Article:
Clumsy I'll accept, but it's just your opinion. Irrelevant I'll reject utterly. You might think that it's possible to separate people's behaviour from the material conditions that produce it, but that's just a manifestation of your sloppy, tabloid thinking.

Absolutely no apology intended. I stand by what I said. Sick societies produce sick people.

Dave Garnett - on 07 Oct 2013
In reply to Chambers:
> (In reply to IainRUK)
> [...]

>
> Let's begin to unravel your thinking...
>

It's pretty clear whose thinking is unravelled round here.

If you're an example of the compassion and rational response we could expect from a revolutionary socialist state, I'll stick with trying to improve what we have thanks.
off-duty - on 07 Oct 2013
In reply to Chambers:
> (In reply to off-duty)
> [...]
>
> Clumsy I'll accept, but it's just your opinion. Irrelevant I'll reject utterly. You might think that it's possible to separate people's behaviour from the material conditions that produce it, but that's just a manifestation of your sloppy, tabloid thinking.
>
> Absolutely no apology intended. I stand by what I said. Sick societies produce sick people.

Again, I'm not entirely sure where to start.
You come on to this thread seemingly to push some political point about how this death is all the fault of society, clarifying that to indicate you mean capitalist society.
That in itself is an "interesting" point to debate - obviously one might consider the need to tread carefully around the circumstances of this case to demonstrate your thesis whilst avoiding claims of trying to politically point score over the death of a young child.

Instead, you present zero evidence relevant to this case, instead obfuscating, blustering and producing irrelevant facts about entirely unrelated incidents.
Rather than actually engage with any of the various points you are pulled up on you just regurgitate more socialist cliches and try to emote about "the death of babies".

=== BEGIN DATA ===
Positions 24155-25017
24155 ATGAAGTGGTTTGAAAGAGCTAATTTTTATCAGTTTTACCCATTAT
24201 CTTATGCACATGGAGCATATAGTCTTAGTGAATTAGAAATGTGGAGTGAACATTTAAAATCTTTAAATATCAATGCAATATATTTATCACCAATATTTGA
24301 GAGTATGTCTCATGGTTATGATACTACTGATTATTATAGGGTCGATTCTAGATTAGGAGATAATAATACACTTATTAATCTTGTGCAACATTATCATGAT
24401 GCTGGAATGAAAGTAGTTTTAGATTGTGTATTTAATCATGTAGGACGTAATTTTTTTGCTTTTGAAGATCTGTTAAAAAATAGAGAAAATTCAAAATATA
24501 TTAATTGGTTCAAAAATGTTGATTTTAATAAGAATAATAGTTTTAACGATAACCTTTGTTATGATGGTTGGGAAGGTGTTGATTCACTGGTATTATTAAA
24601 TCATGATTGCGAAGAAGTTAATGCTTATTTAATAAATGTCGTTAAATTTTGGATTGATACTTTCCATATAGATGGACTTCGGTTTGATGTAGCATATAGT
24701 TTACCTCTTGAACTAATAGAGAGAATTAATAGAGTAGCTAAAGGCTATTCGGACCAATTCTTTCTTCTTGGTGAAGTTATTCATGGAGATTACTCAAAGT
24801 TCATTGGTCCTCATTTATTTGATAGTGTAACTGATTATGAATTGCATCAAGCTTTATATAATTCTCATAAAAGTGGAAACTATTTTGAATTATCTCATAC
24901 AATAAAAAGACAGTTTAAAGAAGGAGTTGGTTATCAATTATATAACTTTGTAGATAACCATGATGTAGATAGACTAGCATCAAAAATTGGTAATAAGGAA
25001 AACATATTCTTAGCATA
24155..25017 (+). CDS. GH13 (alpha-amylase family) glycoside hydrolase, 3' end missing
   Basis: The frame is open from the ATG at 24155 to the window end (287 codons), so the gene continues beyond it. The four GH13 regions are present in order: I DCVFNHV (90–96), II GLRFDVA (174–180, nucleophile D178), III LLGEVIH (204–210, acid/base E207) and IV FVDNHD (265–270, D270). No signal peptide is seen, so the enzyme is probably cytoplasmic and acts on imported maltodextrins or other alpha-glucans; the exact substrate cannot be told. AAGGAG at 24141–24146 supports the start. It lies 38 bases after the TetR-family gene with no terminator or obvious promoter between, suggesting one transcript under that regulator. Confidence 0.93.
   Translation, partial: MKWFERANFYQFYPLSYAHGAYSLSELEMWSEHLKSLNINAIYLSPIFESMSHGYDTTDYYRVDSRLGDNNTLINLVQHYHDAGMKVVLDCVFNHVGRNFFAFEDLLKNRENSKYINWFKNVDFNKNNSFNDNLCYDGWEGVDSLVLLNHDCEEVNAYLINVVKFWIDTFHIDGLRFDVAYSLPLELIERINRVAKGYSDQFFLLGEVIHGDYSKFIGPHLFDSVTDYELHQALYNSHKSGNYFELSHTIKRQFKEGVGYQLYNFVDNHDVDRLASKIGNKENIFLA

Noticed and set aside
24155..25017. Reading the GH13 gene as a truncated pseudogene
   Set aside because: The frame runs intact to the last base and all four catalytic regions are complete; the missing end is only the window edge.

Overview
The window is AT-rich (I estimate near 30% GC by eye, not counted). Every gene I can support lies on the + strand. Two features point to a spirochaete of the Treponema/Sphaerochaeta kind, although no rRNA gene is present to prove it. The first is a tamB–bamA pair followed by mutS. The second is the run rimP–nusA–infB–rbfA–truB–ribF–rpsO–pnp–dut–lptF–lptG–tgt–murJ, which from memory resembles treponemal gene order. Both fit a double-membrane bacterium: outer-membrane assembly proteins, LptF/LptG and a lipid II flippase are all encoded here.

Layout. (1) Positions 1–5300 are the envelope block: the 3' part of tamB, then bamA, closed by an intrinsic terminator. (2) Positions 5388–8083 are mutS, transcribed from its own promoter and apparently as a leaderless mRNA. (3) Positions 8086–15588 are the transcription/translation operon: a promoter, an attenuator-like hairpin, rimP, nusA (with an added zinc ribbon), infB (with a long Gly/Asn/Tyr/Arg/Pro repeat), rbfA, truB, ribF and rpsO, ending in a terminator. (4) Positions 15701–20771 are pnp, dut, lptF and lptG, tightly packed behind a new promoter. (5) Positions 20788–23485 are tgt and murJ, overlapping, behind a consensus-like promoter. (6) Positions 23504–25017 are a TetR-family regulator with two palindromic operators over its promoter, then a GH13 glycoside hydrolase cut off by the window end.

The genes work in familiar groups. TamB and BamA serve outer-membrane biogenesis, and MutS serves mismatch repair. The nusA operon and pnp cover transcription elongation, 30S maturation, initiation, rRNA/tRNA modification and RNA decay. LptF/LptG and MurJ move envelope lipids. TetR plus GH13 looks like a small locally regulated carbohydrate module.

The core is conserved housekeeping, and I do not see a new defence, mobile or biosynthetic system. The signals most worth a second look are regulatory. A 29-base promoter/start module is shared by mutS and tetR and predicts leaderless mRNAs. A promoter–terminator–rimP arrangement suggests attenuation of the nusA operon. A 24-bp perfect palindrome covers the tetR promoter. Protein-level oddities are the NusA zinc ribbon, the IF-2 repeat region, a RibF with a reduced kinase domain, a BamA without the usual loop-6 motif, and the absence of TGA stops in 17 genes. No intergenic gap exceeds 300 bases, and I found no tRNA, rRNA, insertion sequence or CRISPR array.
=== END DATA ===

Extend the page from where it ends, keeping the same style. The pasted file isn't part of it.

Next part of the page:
If this is what passes for rational (or appropriate) discussion in the Socialist Party Of Great Britain than I would suggest that you re-examine your society before you start telling others how to run theirs.

IainRUK - on 07 Oct 2013
In reply to Chambers: You've made no argument about she commodified her child at all. She was an alcoholic who neglected the child. You do get alcoholic socialists..
Simon4 - on 07 Oct 2013
In reply to IainRUK:
> (In reply to Chambers) You've made no argument about ...

He (she), never makes any arguments about anything, just contorts the debate about any subject into a lengthy and very tedious lecture about his mythical perfect society, where nothing ever goes wrong, everything is naturally harmonious and everyone agrees (with him!).

He does not appear to be the slightest bit phased about the disgusting aspect of using this appalling case to ride his hobby-horse, nor of its utter irrelevancy to the specific situation, it is all grist to his (totally unconvincing) mill.

The only thing surprising about this particular poster is that he did not weigh in on my thread about fuse boxes/consumer units, to say that in a perfect socialist society, no circuit would ever WANT to get overloaded and all electrics would always be safe and never degrade or be badly installed.

Capitalism - it causes electrocution!

After all, under socialism we would have a permanent power cut as no-one would have any incentive to work at a power station, so no-one could possibly get electrocuted. Its an ill wind ..


IainRUK - on 07 Oct 2013
In reply to Simon4: Exactly.. he's just picked a topic at random to pick an argument about socialism.. and hasn't actually identified how she did use her kid as a commodity.. IMO that's exactly what she didn't do, she obviously placed very little value in them. There seems to be a lot went wrong here, but her alcoholism was clearly the leading factor which should have been flagged.
Ridge - on 07 Oct 2013
In reply to girlymonkey:
> (In reply to Tony the Blade)
> [...]
>
> My husband works with a woman who went into prison for murder, and was a casual user of soft drugs. While in prison she started dealing and using

First murder, then dealing coke. Before you know it she'll be swearing and dropping litter ;-)